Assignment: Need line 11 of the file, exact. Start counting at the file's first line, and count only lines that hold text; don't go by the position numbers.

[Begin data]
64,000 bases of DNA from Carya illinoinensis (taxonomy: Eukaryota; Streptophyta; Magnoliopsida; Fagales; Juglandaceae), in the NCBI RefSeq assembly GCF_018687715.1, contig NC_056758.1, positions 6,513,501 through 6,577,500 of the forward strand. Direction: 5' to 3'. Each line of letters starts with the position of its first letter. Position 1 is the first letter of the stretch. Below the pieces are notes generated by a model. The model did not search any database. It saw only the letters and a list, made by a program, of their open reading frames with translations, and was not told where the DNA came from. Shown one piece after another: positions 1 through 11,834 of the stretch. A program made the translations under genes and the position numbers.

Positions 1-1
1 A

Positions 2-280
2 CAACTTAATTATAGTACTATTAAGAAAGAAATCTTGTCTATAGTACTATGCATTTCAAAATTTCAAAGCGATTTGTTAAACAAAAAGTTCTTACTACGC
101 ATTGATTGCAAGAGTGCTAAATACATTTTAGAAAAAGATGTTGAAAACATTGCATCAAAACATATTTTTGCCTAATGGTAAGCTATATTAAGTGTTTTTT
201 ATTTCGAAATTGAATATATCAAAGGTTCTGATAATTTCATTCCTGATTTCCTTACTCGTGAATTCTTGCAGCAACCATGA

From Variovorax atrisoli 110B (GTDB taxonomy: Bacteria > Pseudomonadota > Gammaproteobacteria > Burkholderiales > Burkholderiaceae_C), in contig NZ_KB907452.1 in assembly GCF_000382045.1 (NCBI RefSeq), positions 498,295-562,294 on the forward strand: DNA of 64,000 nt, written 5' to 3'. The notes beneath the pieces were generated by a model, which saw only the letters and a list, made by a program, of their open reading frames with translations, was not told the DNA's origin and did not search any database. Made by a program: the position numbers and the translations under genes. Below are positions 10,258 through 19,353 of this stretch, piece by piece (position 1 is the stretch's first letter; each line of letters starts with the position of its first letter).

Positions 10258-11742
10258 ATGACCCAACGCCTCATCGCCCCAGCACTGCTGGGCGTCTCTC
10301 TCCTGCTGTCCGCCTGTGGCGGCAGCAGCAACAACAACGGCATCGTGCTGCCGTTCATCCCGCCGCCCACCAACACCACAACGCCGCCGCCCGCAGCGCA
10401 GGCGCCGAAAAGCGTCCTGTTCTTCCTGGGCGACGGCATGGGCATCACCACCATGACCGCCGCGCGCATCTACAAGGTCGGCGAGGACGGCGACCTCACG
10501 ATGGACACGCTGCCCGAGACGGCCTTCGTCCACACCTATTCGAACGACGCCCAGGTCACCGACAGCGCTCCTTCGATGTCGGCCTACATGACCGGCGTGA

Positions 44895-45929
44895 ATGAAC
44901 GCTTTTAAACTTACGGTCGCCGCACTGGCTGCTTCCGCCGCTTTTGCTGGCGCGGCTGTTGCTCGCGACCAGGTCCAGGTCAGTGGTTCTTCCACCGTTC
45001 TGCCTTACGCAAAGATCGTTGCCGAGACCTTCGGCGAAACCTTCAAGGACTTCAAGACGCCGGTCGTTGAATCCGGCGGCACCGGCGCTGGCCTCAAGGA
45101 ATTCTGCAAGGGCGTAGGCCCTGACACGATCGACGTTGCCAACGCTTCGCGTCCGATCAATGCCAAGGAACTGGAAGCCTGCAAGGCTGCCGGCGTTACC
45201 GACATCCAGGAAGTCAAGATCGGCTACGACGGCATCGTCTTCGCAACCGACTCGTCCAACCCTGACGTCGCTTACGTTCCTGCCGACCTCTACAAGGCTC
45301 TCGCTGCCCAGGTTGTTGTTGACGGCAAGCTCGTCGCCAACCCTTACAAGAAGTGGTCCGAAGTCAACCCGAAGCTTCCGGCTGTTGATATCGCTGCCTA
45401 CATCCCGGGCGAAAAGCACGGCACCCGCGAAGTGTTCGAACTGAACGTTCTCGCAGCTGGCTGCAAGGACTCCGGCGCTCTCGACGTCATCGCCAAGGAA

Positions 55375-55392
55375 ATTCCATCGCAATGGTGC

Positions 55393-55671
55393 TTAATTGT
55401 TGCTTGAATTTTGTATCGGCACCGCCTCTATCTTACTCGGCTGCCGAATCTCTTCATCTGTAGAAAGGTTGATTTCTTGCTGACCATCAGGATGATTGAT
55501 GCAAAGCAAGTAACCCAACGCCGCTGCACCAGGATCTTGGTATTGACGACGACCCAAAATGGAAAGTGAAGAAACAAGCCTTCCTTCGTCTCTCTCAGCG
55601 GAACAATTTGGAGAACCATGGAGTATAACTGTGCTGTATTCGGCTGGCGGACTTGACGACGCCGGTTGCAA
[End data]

10301 TCCTGCTGTCCGCCTGTGGCGGCAGCAGCAACAACAACGGCATCGTGCTGCCGTTCATCCCGCCGCCCACCAACACCACAACGCCGCCGCCCGCAGCGCA